Judges have struck down every law state legislatures have passed limiting abortion to the first six weeks of pregnancy, declaring these restrictions, which stop just short of totally banning abortion, to be unconstitutional. Knowing this, but bent on passing one anyway, Texas leaders have devised a convoluted and dangerous workaround: a “heartbeat” bill that entirely outsources its enforcement to private citizens. It’s a call to arms for antiabortion zealots — or, really, anyone who’d like $10,000, the minimum bounty for those who successfully sue a clinic or individual for enabling an “illegal” abortion.

In some ways, S.B. 8, set to take effect Sept. 1, is depressingly typical. States have tried to enact more abortion restrictions throughout the United States this year than in any year prior, and 2021 is only halfway through. A dozen states have attempted to impose bans that begin at six weeks — at which point many women do not know they are pregnant — before courts stopped them.

What makes S.B. 8 uniquely dangerous is that it empowers virtually anyone to sue not only abortion providers, but anyone “abetting” an abortion in Texas. An Uber driver who drops off a woman at an abortion clinic or a doctor who provides medical counsel to a pregnant patient are potentially fair game. The law stacks the process in favor of people who sue. Successful plaintiffs receive a bounty of at least $10,000, to be paid by the target of the suit, and recoup their legal fees. Also, a successful claimant can obtain a court order to stop an abortion or order the health center to shut down. Clinics or individuals who successfully fend off a suit get nothing.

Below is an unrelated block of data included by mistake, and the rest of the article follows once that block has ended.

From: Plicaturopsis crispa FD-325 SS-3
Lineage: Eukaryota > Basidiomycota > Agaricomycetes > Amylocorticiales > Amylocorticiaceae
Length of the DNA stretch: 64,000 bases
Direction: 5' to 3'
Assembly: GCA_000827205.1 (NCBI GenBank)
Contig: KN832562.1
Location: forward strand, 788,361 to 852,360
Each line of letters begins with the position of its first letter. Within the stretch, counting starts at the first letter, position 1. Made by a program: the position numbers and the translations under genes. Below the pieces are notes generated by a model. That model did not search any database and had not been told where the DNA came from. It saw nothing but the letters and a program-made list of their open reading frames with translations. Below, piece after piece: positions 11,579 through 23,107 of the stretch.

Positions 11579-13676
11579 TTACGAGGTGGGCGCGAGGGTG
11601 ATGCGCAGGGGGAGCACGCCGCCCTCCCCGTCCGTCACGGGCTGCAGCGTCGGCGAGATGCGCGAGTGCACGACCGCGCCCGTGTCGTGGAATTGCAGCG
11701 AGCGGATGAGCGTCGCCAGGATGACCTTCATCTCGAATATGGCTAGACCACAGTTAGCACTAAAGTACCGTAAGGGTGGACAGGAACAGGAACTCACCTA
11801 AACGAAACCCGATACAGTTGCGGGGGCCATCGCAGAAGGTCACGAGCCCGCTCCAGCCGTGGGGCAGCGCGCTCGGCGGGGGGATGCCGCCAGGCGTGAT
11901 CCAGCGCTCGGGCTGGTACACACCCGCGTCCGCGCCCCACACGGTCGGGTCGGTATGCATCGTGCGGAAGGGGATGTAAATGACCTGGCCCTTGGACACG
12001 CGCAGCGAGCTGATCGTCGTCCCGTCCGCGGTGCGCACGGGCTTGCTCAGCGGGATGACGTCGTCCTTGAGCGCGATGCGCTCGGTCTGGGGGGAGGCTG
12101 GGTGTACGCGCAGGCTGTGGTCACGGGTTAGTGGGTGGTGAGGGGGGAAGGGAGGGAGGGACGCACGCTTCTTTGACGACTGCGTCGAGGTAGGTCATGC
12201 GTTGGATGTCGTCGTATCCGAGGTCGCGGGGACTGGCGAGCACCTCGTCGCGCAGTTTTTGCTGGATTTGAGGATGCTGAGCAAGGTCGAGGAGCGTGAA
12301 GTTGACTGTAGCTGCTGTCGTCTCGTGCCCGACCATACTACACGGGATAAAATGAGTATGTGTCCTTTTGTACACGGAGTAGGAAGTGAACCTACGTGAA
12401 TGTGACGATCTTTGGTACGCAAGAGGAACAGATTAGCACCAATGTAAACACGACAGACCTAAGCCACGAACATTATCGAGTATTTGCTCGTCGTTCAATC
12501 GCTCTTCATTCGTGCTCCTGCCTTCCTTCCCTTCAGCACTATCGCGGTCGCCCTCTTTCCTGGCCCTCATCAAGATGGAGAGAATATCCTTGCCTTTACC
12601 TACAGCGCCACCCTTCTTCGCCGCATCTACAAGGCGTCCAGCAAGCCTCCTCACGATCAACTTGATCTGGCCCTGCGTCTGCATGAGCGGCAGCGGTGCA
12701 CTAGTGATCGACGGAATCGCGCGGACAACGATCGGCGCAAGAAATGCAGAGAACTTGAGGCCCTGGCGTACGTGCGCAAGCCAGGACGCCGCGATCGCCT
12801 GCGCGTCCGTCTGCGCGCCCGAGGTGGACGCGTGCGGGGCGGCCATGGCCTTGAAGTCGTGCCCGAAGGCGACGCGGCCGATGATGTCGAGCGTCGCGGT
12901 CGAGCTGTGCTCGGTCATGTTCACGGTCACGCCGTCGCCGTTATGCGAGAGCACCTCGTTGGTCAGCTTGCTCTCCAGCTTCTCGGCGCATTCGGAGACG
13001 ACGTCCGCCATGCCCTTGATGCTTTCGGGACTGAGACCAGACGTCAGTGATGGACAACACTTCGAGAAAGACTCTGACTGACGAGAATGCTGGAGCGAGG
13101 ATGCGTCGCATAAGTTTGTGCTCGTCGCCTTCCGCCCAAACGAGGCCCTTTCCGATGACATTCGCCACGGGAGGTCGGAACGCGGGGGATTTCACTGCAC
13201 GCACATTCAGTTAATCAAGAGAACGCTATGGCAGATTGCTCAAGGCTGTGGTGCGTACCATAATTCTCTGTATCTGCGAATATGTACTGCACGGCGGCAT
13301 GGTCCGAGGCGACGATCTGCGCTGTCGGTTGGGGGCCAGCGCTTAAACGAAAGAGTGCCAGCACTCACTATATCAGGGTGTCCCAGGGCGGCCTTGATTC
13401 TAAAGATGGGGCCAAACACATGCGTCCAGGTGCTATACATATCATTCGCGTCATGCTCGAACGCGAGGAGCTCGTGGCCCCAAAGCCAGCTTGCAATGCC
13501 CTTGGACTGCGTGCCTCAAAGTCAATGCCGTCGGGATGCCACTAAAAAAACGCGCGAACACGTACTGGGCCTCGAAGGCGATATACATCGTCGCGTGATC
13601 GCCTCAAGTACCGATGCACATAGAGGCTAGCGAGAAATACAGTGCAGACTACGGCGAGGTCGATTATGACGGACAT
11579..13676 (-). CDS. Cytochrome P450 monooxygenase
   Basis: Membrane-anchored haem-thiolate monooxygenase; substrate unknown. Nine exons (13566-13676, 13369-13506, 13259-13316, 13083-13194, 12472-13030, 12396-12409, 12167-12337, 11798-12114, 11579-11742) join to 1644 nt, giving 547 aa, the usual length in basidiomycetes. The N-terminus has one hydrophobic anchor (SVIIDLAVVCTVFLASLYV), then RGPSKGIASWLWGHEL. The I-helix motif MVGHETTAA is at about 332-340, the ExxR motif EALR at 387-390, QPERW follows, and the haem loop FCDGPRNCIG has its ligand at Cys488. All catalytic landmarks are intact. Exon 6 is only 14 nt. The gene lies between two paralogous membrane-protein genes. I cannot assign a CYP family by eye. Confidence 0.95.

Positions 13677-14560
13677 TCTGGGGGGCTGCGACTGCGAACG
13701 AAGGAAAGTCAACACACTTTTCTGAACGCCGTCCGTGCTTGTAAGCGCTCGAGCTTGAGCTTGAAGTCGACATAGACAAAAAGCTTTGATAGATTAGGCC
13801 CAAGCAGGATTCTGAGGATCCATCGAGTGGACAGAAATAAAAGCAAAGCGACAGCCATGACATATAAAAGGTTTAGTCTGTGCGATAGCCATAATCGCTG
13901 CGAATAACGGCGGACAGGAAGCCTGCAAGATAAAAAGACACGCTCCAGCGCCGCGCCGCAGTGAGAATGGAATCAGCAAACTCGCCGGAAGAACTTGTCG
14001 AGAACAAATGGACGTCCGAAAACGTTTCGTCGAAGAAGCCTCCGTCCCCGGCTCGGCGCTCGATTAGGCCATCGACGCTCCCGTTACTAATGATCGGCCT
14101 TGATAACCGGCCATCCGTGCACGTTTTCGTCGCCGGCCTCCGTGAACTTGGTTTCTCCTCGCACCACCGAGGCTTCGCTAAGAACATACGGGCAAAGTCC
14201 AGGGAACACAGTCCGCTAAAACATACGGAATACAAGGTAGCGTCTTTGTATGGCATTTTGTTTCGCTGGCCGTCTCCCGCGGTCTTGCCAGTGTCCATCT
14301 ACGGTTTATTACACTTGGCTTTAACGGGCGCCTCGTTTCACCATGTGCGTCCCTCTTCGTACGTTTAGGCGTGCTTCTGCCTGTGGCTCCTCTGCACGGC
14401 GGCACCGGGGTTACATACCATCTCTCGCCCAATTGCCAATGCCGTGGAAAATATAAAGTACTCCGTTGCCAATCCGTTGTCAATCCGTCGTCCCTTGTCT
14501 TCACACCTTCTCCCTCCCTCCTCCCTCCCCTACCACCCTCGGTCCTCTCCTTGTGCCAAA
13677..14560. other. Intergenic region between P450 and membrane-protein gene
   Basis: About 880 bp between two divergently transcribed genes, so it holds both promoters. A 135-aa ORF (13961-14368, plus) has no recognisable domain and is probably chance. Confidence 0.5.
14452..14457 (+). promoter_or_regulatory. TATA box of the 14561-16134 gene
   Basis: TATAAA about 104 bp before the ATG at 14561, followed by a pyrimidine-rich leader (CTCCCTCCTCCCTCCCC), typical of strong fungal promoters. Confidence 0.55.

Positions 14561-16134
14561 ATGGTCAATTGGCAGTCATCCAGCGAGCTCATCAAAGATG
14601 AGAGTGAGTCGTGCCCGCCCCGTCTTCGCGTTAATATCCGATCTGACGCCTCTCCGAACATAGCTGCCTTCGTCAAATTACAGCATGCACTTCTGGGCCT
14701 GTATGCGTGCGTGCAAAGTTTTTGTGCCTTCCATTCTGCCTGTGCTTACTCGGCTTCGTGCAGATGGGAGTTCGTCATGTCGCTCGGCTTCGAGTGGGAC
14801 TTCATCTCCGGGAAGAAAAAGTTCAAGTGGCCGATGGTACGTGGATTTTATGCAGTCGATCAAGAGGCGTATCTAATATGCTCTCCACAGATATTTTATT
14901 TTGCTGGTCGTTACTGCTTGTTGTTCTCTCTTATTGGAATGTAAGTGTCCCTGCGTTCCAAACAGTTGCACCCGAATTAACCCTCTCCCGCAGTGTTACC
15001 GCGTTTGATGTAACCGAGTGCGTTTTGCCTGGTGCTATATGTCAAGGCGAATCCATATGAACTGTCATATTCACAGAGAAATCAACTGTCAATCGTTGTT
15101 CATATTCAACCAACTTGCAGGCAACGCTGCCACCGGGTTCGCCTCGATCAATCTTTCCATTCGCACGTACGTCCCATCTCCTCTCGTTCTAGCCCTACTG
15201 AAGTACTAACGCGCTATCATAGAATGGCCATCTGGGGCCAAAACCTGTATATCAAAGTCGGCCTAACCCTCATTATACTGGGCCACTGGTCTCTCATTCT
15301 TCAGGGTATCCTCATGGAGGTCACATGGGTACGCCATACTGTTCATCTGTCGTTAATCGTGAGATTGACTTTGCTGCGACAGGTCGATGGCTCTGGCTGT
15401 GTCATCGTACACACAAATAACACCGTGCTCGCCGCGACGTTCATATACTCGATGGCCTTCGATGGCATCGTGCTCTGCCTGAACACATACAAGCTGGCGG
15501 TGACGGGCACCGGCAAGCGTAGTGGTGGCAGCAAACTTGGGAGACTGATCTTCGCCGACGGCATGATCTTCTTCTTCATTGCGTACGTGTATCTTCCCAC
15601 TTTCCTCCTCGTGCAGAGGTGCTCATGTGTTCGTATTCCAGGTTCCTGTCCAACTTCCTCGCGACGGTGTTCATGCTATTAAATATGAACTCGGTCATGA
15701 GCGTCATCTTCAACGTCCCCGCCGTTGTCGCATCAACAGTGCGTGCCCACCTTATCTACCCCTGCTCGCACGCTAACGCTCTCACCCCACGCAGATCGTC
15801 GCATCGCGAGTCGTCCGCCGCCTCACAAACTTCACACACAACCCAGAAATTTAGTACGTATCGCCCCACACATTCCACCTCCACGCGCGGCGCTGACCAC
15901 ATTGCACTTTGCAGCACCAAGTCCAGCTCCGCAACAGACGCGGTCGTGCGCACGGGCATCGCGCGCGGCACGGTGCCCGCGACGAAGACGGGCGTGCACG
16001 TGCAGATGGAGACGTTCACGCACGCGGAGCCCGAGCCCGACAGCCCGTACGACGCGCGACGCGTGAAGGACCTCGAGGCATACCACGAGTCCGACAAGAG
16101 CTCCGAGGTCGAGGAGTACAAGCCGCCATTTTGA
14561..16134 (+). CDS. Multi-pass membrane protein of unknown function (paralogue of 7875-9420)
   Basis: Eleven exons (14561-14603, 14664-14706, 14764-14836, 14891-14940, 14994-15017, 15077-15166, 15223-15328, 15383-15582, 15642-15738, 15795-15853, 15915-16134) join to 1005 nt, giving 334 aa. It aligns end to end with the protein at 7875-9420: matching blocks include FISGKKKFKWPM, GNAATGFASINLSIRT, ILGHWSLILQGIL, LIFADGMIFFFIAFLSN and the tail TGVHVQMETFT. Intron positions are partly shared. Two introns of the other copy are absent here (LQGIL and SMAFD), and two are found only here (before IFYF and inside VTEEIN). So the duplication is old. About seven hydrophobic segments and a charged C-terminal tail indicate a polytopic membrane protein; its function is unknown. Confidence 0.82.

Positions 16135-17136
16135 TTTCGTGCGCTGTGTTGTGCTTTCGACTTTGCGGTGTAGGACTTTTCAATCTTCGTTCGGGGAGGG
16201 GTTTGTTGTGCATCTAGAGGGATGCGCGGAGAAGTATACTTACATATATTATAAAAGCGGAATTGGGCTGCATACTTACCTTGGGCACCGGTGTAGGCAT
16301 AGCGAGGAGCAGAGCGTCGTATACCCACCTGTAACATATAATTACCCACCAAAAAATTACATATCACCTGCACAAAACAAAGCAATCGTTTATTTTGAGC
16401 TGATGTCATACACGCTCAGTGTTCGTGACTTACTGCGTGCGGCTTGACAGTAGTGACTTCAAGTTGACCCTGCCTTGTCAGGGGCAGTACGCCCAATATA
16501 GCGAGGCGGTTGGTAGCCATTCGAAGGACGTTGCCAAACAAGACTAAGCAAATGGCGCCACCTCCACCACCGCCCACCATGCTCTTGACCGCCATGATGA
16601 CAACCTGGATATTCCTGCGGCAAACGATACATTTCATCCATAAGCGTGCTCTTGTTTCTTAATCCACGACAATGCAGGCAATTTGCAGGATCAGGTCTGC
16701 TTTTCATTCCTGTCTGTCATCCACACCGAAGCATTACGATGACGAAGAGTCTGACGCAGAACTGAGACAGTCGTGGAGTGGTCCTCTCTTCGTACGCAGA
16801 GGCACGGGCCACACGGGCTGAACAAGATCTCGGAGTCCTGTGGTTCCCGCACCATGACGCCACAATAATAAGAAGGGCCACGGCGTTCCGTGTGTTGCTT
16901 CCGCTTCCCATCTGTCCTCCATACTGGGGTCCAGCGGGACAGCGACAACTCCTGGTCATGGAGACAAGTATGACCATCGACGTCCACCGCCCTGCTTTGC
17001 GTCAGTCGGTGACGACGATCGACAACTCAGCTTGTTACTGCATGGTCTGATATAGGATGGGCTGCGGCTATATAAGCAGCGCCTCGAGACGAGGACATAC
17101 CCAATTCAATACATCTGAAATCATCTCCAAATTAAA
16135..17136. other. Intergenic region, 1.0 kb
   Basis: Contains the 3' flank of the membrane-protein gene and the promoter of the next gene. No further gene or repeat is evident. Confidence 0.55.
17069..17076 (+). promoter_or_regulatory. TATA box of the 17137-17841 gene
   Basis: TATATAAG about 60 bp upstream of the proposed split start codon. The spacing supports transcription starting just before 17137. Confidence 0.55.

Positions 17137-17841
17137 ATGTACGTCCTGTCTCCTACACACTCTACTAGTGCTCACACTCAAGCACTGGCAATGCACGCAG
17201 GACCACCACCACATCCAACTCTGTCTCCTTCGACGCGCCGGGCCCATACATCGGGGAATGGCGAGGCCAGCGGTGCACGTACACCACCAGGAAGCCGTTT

The bill’s drafters tried to avoid court scrutiny by explicitly banning government enforcement. Instead, the bill relies on “any person” not employed by the government to bring abortion cases to court. That raises the question: Whom do the law’s opponents sue to stop it? Antiabortion advocates hope answering this is so complex that it hobbles the legal process — and they admit as much.

Lawyers warn that a wave of endless lawsuits from abortion opponents could be coming in Texas and that clinics could buckle under the resulting legal fees and pressure. “It’s really, really scary for me to imagine the people we pass through to go to work on a daily basis, who yell at us . . . now have the authority and ability to sue me at will,” said Marva Sadler, the director of clinical services for Whole Woman’s Health. Even if they never get the chance to sue, S.B. 8 may already be chilling abortion in Texas, a state of 29 million with only 22 abortion clinics. A Planned Parenthood official in the state reported that people have come to their clinics asking whether abortion is still legal

Abortion access is still a constitutional right. Judges should not tolerate Texas’s cynical efforts to restrict it via intimidation.

Read more: